Data show that exposure to noise at PND7, according to N1 and N5 schemes, induced a decrease in the number of lines crossed in the second session of the OF when compared with the first session, both in standard or in enriched conditions, that resulted similar to what was observed in sham animals, when evaluated at PND28 [Figure 3A, N1: Three-way ANOVA, F(7,65) = 7.77, p < 0.01. Between factors: exposure (sham or noise), F(1,65) = 0.22, NS; housing (St or EE), F(1,65) = 5.4, p < 0.05; within factor: session (first or second), F(1,65) = 43.88, p < 0.01. post hoc comparisons: first vs. second session: all groups, p < 0.01. Figure 3B, N5: Three-way ANOVA, F(7,67) = 6.29, p < 0.01. Between factors: exposure (sham or noise), F(1,67) = 0.04, NS; housing (St or EE), F(1.67) = 0.23, NS; within factor: session (first or second) F(1,67) = 41.79, p < 0.01. Post hoc comparisons: first vs. second session: all groups, p < 0.05].

FIGURE 3
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Figure 3. Number of lines crossed in the first and second session of the OF by PND28 animals exposed to noise at PND7. (A) PND7 animals exposed according to N1; (B) PND7 animals exposed according to N5. Sham: non- exposed animals; N1: single noise exposure; N5: five-daily noise exposure. St: standard housing. EE: enriched environment. Different letters (a, b, c, d) symbolize significant differences with p < 0.05. Data represent the mean ± SEM of the number of lines crossed in the first and second session of the OF, n = 7 for each group.

In addition, most groups showed a decrease in the lines crossed in the second session of the OF when the animals were exposed at PND15 according to N1 scheme [Three-way ANOVA, F(7,47) = 9.65, p < 0.01. Between factors: exposure (sham or noise), F(1,47) = 9.49, p < 0.01; housing (St or EE), F(1,47) = 3.67, NS; within factor: session (first or second), F(1,47) = 38.91, p < 0.01]. However, given that a significant interaction between exposure and session was found (F(1,47) = 10.14, p < 0.01), a simple effect analysis was performed. Data show that whereas significant differences were observed between the first and second session in most groups, non-significant differences were observed in animals exposed to noise according to N1 scheme and housed in St conditions (Figure 4A, Sham: Two-way ANOVA, F(3,21) = 9.34, p < 0.01, post hoc comparisons: first session vs. second session, St and EE, p < 0.05. Noise: Two-way ANOVA, F(3,25) = 8.21, p < 0.01. Post hoc comparisons: first session vs. second session, St, NS; EE, p < 0.05). Finally, when animals exposed at PND15 according to N5 scheme were evaluated, significant differences were observed between the lines crossed in the first and second session of the OF in all groups [Figure 4B, N5: Three-way ANOVA, F(7,59) = 5.81, p < 0.01. Between factors: exposure (sham or noise), F(1,59) = 5.68, p < 0.05; housing (St or EE), F(1,59) = 5.97, p < 0.05; within factor: session (first or second) F(1,59) = 26.81, p < 0.01. Post hoc comparisons: first vs. second session: St (sham and noise), p < 0.01; EE (sham and noise), p < 0.05].

FIGURE 4
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Figure 4. Number of lines crossed in the first and second session of the OF by PND28 animals exposed to noise at PND15. (A) PND15 animals exposed according to N1; (B) PND15 animals exposed according to N5. Sham: non-exposed animals; N1: single noise exposure; N5: five-daily noise exposure. St: standard housing. EE: enriched environment. Different letters (a, b, c, d) symbolize significant differences with p < 0.05. Data represent the mean ± SEM of the number of lines crossed in the first and second session of the OF, n = 7 for each group.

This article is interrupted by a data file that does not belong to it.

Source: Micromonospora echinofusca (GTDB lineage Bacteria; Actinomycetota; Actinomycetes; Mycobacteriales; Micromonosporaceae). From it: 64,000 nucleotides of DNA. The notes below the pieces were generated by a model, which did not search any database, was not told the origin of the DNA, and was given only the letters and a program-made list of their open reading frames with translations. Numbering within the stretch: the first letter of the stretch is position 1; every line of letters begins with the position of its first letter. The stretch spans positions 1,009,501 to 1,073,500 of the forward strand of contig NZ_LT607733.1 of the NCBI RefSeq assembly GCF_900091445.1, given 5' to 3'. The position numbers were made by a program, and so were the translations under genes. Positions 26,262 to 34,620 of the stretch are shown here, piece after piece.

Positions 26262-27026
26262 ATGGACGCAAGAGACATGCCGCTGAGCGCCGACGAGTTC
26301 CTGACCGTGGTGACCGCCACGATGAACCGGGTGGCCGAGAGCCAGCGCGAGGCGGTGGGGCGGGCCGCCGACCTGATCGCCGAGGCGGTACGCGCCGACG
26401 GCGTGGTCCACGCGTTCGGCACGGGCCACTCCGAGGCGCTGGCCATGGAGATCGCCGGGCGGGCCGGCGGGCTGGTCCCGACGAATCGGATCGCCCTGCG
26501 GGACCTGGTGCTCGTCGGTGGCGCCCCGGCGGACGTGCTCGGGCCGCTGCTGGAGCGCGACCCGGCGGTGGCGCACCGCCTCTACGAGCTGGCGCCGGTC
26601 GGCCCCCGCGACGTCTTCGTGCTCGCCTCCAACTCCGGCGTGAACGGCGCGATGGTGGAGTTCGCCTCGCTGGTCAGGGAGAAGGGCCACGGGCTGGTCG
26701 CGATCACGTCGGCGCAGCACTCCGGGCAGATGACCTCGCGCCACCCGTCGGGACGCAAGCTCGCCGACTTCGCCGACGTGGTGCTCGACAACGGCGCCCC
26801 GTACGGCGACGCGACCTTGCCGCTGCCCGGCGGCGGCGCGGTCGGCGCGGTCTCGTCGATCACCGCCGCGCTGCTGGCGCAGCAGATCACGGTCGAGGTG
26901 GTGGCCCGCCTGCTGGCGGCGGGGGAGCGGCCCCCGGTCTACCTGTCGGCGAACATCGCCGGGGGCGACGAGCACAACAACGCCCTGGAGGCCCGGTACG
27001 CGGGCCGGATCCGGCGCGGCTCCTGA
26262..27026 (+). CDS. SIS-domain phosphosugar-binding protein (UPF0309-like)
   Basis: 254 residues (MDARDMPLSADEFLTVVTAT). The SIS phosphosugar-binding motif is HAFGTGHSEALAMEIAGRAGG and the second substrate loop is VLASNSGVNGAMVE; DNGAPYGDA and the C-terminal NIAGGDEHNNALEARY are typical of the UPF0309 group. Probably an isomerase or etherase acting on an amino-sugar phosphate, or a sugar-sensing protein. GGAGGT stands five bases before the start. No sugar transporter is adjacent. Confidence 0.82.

In summary, results show a significant decrease in the number of lines crossed in the second session of the OF when compared with the first session in most groups, both exposed at PND7 and PND15, except for animals exposed to noise at PND15 according to N1 scheme and housed in St conditions.

(ii) The number of forelimb elevations (i.e., rearing and climbing) made in the first session of the OF task was taken as an index of exploratory activity.

Data show a significant main effect in this parameter [Figure 5A, Three-way ANOVA, F(7,85) = 3.42, p < 0.01. Between factors: exposure (sham or noise), F(1,85) = 0.57, NS; housing (St or EE), F = 13.08, p < 0.01; within factors: scheme of exposure (N1 or N5) F(1,85) = 0.55, NS]. As the interaction between exposure and housing was significant (F(1,85) = 8.43, p < 0.01), a simple effect analysis was performed [St: Two-way ANOVA, F(3,46) = 2.09, NS. Between factor: scheme (N1 or N5), NS; within factor: exposure (sham or noise), p < 0.05. EE: Two-way ANOVA, F(3,38) = 1.53, NS]. The results show a significant increase in animals exposed at PND7 according to N1 and housed in St conditions when compared to their respective controls. In contrast, no changes were observed after EE housing of N1-exposed rats. Finally, exploration activity of N5-exposed animals (both after St and EE housing) remained unaltered [post hoc comparisons: sham vs. noise: N1: St, p < 0.05; EE, NS; N5 (St and EE), NS].

FIGURE 5
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Figure 5. Number of elevations (climbing and rearing) made by PND28 animals exposed to noise at PND7 and PND15 in the OF task. (A) PND28 animals exposed at PND7; (B) PND28 animals exposed at PND15. Sham: non- exposed animals; N1: single noise exposure; N5: five-daily noise exposure. St: standard housing. EE: enriched environment. Different letters (a, b, c) symbolize significant differences with p < 0.05. Data represent the mean ± SEM of the number of elevations (climbing and rearing) made in the OF task, n = 7 for each group.